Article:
I was recently asked to give a presentation on current trends in the wellness industry at the annual Professional Spa & Wellness Convention in London. As we all know, some trends are like waves in the ocean: They come and go and come and go and come and go. Yet others seem to be more predictable: predominantly those trends are derived from well-observable and stable socio-cultural shifts in our societies.

Undoubtedly the permanent speed we are forced to live with and the omnipresent pressure to be successful, perfectly styled, agelessly young, slim, healthy and 24/7 crease-free are among these shifts. It is not really surprising that many of us, being chased by our own accelerated lifestyles, do not feel well anymore and develop a strong desire to take a complete timeout from the world around us.

It goes without saying that traditional spa and wellness offerings can no longer meet the advanced expectations within their well-established environments. More and more customers are asking for innovative wellness offerings to better fulfill their quest for an uncompromising atmosphere of peace and quiet. Continuous time pressure, multi-tasking and stress lead to a desire to leave the world behind, to find a haven away from anywhere, a desire not to be available, a desire to find oneself, to hear one’s inner voice and to feel one’s self close to the forces of nature.

Not surprisingly, in our continuous trend-scouting in Europe we’ve been observing a considerable trend toward radically authentic natural experiences: rooms, treatments, experiences and exercises as close to nature as possible. New types of health and wellness resorts are emerging on top of the mountains, in the middle of the woods, in the snow and—in the form of tree houses, igloos, houseboats or tree saunas—as modern-day versions of nature-inspired cocoons. The Spafinder Wellness 365® Trends Report  has highlighted one aspect of this megatrend among its current global trends, highlighting it with a most suitable catchword: forest bathing.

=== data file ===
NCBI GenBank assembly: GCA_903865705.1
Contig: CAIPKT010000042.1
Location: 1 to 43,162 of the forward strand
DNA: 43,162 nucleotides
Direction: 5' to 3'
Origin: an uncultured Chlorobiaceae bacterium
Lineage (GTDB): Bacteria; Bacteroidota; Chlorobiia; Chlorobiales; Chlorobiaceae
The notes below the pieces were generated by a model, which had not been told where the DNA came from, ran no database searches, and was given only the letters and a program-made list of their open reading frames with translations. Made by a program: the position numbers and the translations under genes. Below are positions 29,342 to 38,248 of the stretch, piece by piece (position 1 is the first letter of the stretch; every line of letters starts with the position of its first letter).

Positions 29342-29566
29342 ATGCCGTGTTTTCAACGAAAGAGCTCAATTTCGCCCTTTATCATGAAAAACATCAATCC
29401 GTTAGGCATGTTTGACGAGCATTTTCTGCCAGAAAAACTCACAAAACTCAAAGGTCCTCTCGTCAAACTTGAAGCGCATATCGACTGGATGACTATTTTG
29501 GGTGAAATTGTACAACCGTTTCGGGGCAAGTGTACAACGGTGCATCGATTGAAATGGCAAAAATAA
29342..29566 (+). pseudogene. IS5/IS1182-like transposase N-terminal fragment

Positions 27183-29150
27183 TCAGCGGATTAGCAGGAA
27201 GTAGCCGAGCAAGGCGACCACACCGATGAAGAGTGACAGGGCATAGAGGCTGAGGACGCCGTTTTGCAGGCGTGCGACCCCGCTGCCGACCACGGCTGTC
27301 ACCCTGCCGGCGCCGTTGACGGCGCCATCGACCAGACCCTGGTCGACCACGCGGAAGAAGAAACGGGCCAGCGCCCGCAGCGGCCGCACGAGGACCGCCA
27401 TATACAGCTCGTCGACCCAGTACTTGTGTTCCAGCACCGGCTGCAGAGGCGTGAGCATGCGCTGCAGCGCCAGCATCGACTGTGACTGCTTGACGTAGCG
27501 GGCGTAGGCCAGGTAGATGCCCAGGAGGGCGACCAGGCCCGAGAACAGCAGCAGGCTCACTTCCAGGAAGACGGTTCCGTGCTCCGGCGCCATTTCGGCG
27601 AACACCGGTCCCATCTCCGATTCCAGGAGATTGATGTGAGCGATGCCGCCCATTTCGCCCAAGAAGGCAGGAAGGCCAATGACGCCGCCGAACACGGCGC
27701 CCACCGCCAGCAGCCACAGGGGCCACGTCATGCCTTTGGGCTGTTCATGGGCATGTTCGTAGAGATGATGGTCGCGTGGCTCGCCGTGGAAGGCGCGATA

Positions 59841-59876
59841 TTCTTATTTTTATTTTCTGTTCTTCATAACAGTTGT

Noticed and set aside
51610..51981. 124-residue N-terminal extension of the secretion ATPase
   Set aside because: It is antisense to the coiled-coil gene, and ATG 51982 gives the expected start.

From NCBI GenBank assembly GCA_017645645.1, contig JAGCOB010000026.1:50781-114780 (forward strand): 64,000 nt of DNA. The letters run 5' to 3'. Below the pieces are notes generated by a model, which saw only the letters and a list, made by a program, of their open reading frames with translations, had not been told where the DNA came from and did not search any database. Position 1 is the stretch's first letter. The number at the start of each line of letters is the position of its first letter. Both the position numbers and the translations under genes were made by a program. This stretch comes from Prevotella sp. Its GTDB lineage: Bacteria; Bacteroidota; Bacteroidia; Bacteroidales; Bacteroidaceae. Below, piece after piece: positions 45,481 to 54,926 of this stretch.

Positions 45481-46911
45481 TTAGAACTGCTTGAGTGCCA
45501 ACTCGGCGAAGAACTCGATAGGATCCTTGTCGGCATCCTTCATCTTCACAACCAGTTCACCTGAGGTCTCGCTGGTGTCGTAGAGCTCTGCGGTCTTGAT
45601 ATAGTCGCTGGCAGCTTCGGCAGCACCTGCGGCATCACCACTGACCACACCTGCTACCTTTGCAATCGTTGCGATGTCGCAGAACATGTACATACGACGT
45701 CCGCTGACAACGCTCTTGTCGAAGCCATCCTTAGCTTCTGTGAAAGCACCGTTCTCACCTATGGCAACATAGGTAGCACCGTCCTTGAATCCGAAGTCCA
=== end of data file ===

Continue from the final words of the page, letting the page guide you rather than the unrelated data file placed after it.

What may be more surprising is that we’re also observing a similar trend within historic buildings, both in rural areas (e.g., former monasteries) and in urban settings. Looks like the speed generation and (over) workforce instinctively look out for peaceful and quiet caves to calm down and re-order their mindsets, life-goals and priorities.

This search for peaceful and quiet surroundings may open a new (and possibly lucrative) segment within the advanced wellness industry. All those savvy early adopters out there who understand the different USPs for these new target groups will have a great opportunity to address a new and profitable customer segment. What we will have to understand, though, is that, first and foremost, we will have to set the right stage for these people and create an outstanding overall atmosphere and authentic setting. Peace and quiet doesn’t come by force; it can’t be pushed or achieved with any power-selling strategy. We will have to set the perfect stage and allow the customer to let it happen. Peace and quiet comes by listening to yourself, it comes by being embedded in wellness communities, by exposing yourself to natural beauties and spiritually meaningful surroundings.  

So can this really be a new trend? Don Ardell, one of the founding fathers of the global wellness movement, wrote me just a couple of days ago: “Attention to this quality is a real wellness trend to be welcomed, though of course, we all need an ability to create some degree of peace and quiet wherever we are, especially when tumult and turbulence are all about in sounds and frenzies of ‘normal’ business and other functioning.” That is clear enough. We need to achieve the capability to create a certain degree of peace and quiet for ourselves. No matter where we are and what we do. And it will be the wellness industry to provide the appropriate settings and programs for these advanced wellness consumers ahead of us.

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